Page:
I’m all for any sort of warming. After all, we get tortured in New Hampshire by false promises of spring every year, but the trees never are fooled, and never truly bust out until the first of May. I should know this by now. After all, I experienced my first miserable New Hampshire spring in 1972, and have more recently lived here non-stop for thirty years. However a boyish part of my heart remembers boyhood Springs, down in the flatlands of Massachusetts. Though only fifty miles away, Spring comes two weeks earlier there. And two weeks can seem like an eternity.

Not that the sun being 24 degrees higher in the sky and days being 3 1/2 hours longer doesn’t have an effect. It makes things worse. For example, look at the way the sun melts the snow away in only two days. Start here:

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And move two days on to this:

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And you’ll notice not green grass, but mud. Locals call it “The Mud Season.” In terms of running a Childcare, it means that rather than wet snowsuits I can throw in the drier, we wind up with muddy snow-suits I get in trouble for throwing in the drier. Of course I’ll also get in trouble, with the kids, if their snowsuits aren’t dry. It’s a lose-lose situation. The sooner Mud Season is over the happier I’ll be, but further frosts and further snows, as suggested by the Weatherbell site, will only prolong my misery.

Worst is that all the snow melted away back in February, and we had a day with a temperature of 72°F (22°C), and the mire was drying. All the Global Warming Alarmists were clicking their heels and joyously saying that the end of life as we know it was nigh.  But I’m no fool. The only threat to life as we know it was that they were so blind to the facts. The east coast of the USA was one of the few areas in the northern hemisphere above normal.

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I went on to audaciously suggest that all the gray land-areas and white sea-areas in the above map, when in-filled (“homogenized”) by NOAA, would lean to warmth and hide how cold it was. This proved I was a “Denier”, though I only stated the Truth. For example,  in the above raw-data map southern India and western Ethiopia were below normal, but in the “homoginized” map below the same areas are above normal.

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Why should I get in trouble for pointing out what I just pointed out? It is right there for anyone to see. But it seems some Alarmists don’t like looking. They have “eyes but cannot see”. They prefer to “look” like they are correct, and this makes them like Pharisee in ostentatious outfits, “looking” spiritual.

Don’t get me wrong. Compared to Jesus I’m a spineless coward, and flee from any threat of being crucified. But I find it dismaying that even a spineless coward like myself can catch grief, for pointing out what a child can see. What am I denying, and why am I called a “denier”, for pointing out what is so obvious?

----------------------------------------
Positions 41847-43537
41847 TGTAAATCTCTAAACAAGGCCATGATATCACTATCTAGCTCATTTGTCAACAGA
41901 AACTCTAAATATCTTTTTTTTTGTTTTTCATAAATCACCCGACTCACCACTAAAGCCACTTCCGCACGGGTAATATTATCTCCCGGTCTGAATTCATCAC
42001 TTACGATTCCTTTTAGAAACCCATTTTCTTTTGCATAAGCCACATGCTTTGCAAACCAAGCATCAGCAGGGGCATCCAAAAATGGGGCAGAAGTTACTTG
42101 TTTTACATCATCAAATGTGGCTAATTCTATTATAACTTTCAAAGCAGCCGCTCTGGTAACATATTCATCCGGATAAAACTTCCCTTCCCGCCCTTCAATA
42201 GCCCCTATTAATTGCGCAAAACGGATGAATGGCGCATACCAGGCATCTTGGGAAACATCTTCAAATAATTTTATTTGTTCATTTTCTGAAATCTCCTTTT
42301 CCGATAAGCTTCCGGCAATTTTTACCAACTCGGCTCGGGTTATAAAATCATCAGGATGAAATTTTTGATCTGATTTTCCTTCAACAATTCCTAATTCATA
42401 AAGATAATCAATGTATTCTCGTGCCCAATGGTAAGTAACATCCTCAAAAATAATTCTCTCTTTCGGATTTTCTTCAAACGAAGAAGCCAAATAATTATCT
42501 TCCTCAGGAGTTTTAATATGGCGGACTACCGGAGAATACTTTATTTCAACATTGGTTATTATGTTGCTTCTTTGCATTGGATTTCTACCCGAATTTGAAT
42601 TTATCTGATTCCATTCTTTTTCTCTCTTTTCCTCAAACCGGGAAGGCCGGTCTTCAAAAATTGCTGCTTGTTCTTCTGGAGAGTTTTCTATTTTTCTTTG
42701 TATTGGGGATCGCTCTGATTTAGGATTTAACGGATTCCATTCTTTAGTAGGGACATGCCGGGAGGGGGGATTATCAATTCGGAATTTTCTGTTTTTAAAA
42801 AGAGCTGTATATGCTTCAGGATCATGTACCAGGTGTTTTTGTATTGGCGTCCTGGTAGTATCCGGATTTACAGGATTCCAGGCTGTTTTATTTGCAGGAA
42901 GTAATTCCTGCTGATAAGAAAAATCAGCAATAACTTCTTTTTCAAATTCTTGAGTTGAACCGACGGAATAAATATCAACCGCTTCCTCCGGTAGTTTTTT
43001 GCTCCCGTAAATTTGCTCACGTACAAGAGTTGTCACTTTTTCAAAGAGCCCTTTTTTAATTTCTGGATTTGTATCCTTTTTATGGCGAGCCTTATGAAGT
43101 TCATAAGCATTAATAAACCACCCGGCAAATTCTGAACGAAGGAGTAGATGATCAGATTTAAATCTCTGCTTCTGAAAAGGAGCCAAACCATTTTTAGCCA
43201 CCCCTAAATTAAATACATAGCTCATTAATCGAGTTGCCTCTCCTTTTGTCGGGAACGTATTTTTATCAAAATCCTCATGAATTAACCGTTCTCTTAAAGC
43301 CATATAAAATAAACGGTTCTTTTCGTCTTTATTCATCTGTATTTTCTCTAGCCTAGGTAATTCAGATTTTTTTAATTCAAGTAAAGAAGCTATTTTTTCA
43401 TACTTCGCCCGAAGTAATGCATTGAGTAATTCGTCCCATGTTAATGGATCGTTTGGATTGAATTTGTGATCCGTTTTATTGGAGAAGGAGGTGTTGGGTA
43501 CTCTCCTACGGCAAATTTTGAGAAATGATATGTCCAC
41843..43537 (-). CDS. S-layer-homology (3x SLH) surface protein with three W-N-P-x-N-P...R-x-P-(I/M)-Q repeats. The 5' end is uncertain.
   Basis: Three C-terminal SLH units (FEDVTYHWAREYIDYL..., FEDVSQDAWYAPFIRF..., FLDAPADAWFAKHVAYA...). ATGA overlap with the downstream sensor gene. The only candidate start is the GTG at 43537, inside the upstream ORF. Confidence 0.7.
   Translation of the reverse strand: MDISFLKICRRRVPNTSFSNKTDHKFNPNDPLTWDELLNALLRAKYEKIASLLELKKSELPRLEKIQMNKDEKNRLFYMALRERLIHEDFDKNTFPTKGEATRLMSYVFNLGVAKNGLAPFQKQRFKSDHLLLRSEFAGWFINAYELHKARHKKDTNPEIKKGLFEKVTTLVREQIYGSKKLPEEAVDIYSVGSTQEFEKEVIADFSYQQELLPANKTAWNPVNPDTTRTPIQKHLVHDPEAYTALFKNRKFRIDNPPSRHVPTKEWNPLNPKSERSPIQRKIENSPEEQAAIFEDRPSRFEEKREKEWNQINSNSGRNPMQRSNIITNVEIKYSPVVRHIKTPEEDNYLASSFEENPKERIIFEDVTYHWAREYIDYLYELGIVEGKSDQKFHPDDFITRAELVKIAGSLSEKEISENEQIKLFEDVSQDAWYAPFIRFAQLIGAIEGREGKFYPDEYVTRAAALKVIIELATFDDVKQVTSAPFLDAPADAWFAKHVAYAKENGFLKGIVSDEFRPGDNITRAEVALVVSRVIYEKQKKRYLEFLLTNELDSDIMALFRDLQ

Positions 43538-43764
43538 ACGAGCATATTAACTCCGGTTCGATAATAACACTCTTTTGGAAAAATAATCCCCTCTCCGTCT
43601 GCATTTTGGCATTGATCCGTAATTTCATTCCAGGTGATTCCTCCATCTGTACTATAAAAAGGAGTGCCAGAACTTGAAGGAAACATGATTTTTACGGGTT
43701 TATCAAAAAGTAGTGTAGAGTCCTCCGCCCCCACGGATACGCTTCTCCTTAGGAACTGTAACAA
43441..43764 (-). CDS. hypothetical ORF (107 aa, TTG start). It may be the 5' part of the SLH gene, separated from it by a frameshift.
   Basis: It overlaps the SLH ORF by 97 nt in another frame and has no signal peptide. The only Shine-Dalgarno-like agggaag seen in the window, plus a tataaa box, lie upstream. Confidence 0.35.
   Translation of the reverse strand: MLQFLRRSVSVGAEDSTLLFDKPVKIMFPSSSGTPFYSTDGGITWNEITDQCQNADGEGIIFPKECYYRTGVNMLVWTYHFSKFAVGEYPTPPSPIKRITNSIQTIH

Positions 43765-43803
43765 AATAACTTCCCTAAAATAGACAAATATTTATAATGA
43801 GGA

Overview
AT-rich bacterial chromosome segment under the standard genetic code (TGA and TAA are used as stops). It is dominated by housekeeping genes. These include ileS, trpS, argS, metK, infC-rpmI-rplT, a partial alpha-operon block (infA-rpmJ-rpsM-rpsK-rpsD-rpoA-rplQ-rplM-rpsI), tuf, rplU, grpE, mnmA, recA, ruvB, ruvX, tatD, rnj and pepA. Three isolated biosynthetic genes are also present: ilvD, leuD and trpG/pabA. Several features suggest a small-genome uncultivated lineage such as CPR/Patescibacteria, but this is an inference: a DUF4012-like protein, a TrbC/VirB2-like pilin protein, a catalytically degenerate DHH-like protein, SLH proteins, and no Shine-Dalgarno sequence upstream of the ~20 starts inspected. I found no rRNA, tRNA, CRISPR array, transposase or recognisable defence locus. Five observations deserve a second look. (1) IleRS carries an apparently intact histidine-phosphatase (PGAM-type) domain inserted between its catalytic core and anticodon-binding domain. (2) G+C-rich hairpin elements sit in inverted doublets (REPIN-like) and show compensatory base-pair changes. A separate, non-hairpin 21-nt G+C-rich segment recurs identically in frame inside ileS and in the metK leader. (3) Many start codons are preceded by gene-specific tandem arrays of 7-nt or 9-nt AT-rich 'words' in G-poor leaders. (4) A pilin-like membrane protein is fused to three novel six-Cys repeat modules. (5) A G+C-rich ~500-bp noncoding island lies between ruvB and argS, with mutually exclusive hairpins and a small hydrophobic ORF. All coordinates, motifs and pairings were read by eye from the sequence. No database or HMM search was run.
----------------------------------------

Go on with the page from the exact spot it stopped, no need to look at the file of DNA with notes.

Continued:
And let me point something else out, which I’ll likely catch heck for.

Some say land temperatures don’t matter, because they are so quick to rise and fall, and we should instead look at the sea-surface temperatures. But they distress me because they fell the past two months.

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To me this is distressing because most of the sea surface is in the southern hemisphere, and they have just experienced their summer. Is something besides CO2 having an effect, (such as a less intense and “quiet” sun?)

So, the northern hemisphere, which is mostly land, looks colder, and sea-surface temperatures, which are mostly in the southern hemisphere, also look colder, but we are to believe that, overall, the world is warming? I don’t think so. And the people who say the world is warming seem, to me, to be the true “deniers”.

I have nothing to gain from seeing a colder world. I long for warmth and for spring. I am not paid by “Big Oil” (or anyone else) for stating my views. I’m just saying the Truth as I see it. What is most chilling to me is not the delayed spring I face, but the retarded intelligence I face. I feel that, if a Renaissance is a societal springtime,  societal spring is delayed, or even reversed.

An April snow? It is but piffle
Compared to the world-wide winter we’ve seen
Summer after summer. Stench? One whiff will
Cause the straight-walker to wheel and careen
Like a drunkard. Don’t try to explain it
With your politics, pitting rich against poor
And poor against rich, nor to contain it
Like an escaped genie. You cannot slam the door
On such a winter. Pandora’s mistake
Cannot be re-boxed, nor is her hope much good,
For winter causes the good hearts to break
And saints feed lions. Bow heads, as you should,
And then resort to the Last Resort, to call Spring:
In the face of the blues, sing, man, sing!

It seems a strange response to me, but there is a power in singing when all gets dark. As I pondered about this I happened to venture my ideas with a group of friends at a Bible-study, and they swiftly responded with examples of illogical singing defeating insurmountable odds.

A.) Jehoshaphat marched out to meet three invading armies with his musicians at the head of his army, and the enemy was thrown into confusion and fought each other to death, and Jehoshaphat’s soldiers didn’t need to draw a sword.

B.) Paul and his companions were thrown in prison after being severely beaten, and rather than than collapsing into exhausted sleep, they prayed (which makes some sense) and sung hymns (which doesn’t.) There promptly was an earthquake and the prison doors sprang open (which makes some sense)  and their shackles sprang open as well (which doesn’t).